Euro Solar Award
WINNER Aubrey Meyer for Contraction and Convergence Communication
Aubrey Meyer is a musician and composer. In 1988 he was looking for a subject for a musical and came across the story of Chico Mendez and his assassination in the Brazilian Rainforest. Aubrey co-founded the Global Commons Institute (GCI) in 1990 through which he developed the principle of 'Contraction and Convergence' (C&C) which has become a central feature of the debate about our common future under the conditions of global climate change. C&C is now the subject of a Private Member's Bill before the UK Parliament. The GCI website contains very clear information.

JUDGES COMMENTS: The concept of Contraction and Convergence introduces a sane dimension to the politics of energy, and forms a backdrop against which renewable energy projects can be developed.

Hon. Fellow of Royal Institute of British Architects 2007
"For his challenging and inspirational promotion of environmental issues, in particular his development of the concept of Contraction and Convergence.”

Architects adopted C&C at RIBA Council in 2006 and asked Aubrey to present C&C at their annual conference in October. There, RIBA’s Chairman declared climate change as the dominant agenda for the 21st Century, called for C&C targets and committed RIBA to campaigning for C&C.

He was an inspirational speaker at the RIBA’s 2006 Annual Conference in Venice and reported theevent as follows;

“Meyer, formerly a professional musician, started with a virtuoso performance that was simultaneously moving, terrifying and informative. He played the violin theme to Schindler’s List to images of the environmental holocaust he went on to argue that we face.”

UNEP FI Global Roundtable Financial Leadership Award 2007

"UNEP FI for the first time recognized executives within the financial services who have contributed in a significant manner to the development of financial ideas, innovative products, institutional change and or the carbon markets themselves through the UNEP FI Carbon Leadership Award.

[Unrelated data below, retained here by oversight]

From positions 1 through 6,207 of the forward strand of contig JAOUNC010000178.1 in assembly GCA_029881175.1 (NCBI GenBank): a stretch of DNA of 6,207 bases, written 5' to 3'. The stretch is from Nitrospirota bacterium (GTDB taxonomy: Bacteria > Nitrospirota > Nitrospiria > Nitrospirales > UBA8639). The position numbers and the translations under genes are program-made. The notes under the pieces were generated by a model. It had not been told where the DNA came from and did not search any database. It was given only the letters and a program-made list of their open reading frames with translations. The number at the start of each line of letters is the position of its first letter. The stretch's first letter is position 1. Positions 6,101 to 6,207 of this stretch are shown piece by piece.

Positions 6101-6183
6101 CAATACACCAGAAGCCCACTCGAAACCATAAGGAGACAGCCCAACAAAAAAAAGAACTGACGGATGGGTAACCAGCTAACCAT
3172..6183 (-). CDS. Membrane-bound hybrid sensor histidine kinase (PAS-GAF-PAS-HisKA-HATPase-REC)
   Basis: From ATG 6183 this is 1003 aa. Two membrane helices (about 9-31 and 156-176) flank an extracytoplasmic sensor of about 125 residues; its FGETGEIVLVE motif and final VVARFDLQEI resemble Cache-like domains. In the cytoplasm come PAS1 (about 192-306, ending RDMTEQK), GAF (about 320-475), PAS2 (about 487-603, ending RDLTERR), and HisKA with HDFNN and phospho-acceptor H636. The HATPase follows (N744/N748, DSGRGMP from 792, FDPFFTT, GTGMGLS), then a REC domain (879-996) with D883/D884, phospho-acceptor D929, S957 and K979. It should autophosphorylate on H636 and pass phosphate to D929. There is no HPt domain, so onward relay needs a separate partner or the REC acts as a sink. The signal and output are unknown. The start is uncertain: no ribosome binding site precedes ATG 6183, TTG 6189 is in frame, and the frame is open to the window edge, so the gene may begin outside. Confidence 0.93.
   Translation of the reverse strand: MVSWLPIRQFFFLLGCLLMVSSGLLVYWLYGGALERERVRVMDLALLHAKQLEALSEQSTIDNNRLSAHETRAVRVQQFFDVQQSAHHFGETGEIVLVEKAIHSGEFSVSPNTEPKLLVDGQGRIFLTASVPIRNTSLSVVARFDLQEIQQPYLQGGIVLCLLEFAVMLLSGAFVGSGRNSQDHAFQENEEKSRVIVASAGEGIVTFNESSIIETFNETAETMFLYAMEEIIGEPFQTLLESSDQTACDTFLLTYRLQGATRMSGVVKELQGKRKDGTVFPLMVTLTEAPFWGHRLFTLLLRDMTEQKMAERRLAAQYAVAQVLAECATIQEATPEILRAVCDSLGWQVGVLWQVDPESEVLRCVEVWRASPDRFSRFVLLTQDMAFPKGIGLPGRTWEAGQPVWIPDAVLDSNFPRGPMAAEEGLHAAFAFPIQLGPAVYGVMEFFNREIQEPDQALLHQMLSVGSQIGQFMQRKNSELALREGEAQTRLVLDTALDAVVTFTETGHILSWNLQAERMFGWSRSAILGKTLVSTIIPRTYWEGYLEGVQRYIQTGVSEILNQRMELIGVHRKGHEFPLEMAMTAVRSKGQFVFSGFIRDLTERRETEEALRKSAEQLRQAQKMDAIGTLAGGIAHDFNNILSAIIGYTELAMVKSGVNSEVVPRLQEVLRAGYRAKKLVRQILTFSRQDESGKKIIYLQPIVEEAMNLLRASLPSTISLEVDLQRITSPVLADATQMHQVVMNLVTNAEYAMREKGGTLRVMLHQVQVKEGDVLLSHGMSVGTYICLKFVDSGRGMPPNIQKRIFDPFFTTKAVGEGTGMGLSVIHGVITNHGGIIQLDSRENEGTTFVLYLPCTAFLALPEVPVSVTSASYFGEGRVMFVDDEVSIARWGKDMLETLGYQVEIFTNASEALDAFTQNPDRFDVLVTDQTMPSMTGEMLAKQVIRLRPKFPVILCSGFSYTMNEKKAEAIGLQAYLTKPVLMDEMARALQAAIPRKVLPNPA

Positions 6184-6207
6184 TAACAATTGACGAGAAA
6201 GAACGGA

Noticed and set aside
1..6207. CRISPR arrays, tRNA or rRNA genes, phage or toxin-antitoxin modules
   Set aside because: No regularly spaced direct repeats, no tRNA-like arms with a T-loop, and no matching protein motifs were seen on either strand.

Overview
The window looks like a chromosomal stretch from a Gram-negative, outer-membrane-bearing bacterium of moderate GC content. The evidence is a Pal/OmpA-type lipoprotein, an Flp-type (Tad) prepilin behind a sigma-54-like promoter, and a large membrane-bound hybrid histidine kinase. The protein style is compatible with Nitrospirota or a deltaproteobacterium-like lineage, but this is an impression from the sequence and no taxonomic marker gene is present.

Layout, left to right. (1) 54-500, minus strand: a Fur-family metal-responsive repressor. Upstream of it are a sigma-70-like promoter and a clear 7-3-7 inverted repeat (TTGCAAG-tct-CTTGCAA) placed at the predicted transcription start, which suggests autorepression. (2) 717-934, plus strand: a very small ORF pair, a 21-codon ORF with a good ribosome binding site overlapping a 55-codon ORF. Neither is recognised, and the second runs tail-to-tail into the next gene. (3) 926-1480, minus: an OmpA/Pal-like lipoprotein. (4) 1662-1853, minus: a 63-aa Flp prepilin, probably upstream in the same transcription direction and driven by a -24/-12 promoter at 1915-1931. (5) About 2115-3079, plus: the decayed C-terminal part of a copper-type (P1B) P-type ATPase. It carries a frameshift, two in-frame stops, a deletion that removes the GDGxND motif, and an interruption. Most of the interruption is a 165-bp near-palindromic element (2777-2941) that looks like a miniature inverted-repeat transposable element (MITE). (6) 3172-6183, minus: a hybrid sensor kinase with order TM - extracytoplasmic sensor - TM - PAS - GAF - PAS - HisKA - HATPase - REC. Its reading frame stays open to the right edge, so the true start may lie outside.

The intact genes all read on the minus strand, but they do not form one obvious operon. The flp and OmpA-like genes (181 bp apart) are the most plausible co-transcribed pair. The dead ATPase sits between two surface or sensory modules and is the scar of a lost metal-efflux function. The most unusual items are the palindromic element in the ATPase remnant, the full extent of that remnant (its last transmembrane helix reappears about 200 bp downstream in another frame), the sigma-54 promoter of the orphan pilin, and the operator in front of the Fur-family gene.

Four executive awards were given for each category of financial services: Banking, Insurance/Reinsurance, Asset Management/Private Banking and Pension Funds. In addition, an award was given for a representative from civil society who had worked towards the same end. Award winners were selected from a large number of entries by a small group of UNEP FI’s long term climate change advisors.

The civil society category award for the most impressive commitment and innovative thinking around climate change and the financial sector with the UNEP FI Carbon Leadership Award went to Aubrey Meyer of the Global Commons Institute."


Aubrey Meyer -
Guardian Hero 2008
"Can a 60-year-old South African violinist living in a flat in Willesden north London, actually change the world?” It’s a serious question because the odds are increasing that over the next two years rich and poor countries will come round to Aubrey Meyer's way of thinking if they are to negotiate a half-decent global deal to reduce climate change emissions. The long years of single-minded lobbying mean that Meyer’s idea now has some powerful backers, including in Britain, the Royal Commission on Environmental Pollution. 180 MPs have supported it in an early day motion, and the government, equivocal so far, is moving towards a version of it. It has become official policy in India, China and most African countries, Germany and India are expected to run with it in UN meetings. Angela Merkel, the German chancellor, has backed C&C publicly. Other proposals are emerging and it will take two more years to thrash out a system that will please everyone. But few have the elegance of C&C. It's the least unfair of all the proposals that have been put forward, Meyer says. It secures survival by correcting both fatal poverty and fatal climate change in the same arrangement. Meyer still plays the violin every day, but seldom with an orchestra.”I just did not realise that it would take quite so long to change the world," he says.